A compromise proposal by Gov. Mark Dayton that the state of Minnesota fund research by Mayo Clinic into an oil-based marijuana compound lacks support from advocates for medical use of the drug and their legislative allies and isn't likely to happen this year, the governor said Tuesday.
Dayton's chief of staff, commissioner of health and a senior policy adviser met last week with a group of medical marijuana activists who want the drug legalized for medical purposes in Minnesota. That followed an earlier meeting between the governor himself and a handful of activists who he invited into his residence after they showed up there to demonstrate.
Medical marijuana backers have struggled to build support for full-scale legalization from legislators and Dayton amid concerns from law enforcement and medical groups. Dayton, who has said he's sympathetic to their plight, offered a compromise: a bill to funnel about $2 million in state funds toward researching cannabidiol, an oil extracted from marijuana and administered in pill form. Many parents of children with severe forms of epilepsy say cannabidiol helps reduce violent seizures.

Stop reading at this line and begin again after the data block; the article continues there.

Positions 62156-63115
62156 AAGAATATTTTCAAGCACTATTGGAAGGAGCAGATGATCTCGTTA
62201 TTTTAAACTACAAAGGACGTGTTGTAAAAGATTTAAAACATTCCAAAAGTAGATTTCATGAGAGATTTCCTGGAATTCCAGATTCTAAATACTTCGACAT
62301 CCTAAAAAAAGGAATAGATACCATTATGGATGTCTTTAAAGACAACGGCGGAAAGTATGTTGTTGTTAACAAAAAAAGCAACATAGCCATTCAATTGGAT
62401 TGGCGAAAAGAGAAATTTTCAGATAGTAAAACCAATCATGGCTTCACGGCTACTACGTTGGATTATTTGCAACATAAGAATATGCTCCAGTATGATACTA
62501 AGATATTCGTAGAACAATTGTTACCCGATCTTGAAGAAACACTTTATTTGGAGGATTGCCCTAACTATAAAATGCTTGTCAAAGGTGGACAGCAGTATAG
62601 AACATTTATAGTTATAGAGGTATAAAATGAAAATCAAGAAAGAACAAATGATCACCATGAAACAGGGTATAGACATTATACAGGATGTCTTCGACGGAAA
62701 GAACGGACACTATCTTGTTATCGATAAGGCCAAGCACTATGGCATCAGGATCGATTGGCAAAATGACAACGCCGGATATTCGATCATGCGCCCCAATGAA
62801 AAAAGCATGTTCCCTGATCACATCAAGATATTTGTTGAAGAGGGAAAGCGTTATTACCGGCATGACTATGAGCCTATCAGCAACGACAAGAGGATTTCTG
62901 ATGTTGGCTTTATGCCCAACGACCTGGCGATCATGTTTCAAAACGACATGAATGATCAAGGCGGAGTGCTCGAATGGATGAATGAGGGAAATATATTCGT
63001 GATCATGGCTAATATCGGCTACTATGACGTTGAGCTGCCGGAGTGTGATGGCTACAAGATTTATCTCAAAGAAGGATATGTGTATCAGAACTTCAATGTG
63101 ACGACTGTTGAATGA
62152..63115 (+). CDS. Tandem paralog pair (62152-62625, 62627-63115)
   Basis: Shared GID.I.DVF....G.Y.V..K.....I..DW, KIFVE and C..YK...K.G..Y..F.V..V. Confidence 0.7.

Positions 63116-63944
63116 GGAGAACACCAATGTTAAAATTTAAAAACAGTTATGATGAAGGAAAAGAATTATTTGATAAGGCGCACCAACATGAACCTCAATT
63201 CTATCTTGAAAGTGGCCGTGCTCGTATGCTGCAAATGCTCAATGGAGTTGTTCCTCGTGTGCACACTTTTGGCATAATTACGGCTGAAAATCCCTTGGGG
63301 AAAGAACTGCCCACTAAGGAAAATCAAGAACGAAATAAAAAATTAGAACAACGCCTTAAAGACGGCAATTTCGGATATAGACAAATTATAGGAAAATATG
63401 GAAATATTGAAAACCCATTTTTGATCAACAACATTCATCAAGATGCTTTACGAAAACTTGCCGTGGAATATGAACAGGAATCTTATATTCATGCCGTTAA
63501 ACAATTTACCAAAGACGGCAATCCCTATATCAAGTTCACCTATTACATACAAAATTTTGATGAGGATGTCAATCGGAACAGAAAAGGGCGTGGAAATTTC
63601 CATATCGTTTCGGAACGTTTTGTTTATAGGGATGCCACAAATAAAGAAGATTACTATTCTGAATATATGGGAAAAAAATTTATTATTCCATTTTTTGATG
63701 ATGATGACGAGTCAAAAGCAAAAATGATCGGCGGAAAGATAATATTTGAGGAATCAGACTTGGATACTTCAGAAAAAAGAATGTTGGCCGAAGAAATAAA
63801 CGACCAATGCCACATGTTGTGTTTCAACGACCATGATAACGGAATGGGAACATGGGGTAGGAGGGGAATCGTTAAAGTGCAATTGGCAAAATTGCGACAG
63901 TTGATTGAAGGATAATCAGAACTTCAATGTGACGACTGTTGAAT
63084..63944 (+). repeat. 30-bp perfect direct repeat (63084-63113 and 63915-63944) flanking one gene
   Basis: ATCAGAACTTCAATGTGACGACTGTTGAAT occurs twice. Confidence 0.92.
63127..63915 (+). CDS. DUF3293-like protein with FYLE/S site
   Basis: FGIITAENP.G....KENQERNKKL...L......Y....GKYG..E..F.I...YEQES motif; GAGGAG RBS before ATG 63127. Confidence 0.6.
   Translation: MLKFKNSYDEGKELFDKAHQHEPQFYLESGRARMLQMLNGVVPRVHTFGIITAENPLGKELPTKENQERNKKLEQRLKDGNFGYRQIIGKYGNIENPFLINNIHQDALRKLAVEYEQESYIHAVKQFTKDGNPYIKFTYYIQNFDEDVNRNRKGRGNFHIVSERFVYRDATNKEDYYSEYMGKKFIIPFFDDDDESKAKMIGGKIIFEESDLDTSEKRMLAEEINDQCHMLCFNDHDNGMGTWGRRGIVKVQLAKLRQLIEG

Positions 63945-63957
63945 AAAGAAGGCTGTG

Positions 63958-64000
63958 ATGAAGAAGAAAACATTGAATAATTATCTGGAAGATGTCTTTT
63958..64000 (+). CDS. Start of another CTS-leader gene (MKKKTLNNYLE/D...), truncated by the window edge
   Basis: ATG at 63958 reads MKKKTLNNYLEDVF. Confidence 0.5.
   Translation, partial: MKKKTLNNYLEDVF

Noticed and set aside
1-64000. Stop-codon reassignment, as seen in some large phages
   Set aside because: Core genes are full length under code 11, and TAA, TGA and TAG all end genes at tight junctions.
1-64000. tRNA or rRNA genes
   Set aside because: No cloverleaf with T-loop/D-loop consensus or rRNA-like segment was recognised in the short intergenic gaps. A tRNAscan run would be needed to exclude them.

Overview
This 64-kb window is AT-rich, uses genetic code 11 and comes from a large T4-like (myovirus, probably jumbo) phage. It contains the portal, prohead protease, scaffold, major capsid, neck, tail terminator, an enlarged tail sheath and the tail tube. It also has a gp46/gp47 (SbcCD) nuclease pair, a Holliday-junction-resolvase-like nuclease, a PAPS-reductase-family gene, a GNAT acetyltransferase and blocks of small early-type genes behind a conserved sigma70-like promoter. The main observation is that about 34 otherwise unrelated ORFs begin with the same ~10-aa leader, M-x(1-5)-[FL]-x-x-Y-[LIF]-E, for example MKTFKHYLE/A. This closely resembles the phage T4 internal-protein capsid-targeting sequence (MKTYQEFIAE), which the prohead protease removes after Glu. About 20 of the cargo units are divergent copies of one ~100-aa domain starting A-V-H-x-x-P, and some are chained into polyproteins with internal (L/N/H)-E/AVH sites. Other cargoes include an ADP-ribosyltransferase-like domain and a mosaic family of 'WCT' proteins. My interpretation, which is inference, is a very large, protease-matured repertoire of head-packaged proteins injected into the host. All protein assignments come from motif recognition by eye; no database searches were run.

Dayton said last week such research could pave the way for relaxed state regulation of some forms of marijuana for medical use, and that law enforcement groups didn't oppose such research. But Dayton said Tuesday on WCCO-AM that medical marijuana activists notified his administration they don't support the study. The governor said the lawmakers sponsoring the medical marijuana bill don't support it either.
"Its prospects for this session are slim and none," Dayton said. "We'll work on it next session."
Heather Azzi, director of the pro-medical marijuana group Minnesotans for Compassionate Care, said Dayton's proposal isn't workable because there's no legal way for researchers to have access to marijuana and that any patients who participate would be exposing themselves to legal risk.
"What you need is some legal distribution network, and what the governor proposed does not include that," Azzi said. But she said advocates would like to continue working with the administration to reach a compromise that would satisfy all sides.
Prospects for the existing proposal to legalize medical marijuana are not bright for the current session. Legislative leaders have said in recent days they don't believe there's enough support to pass it this year.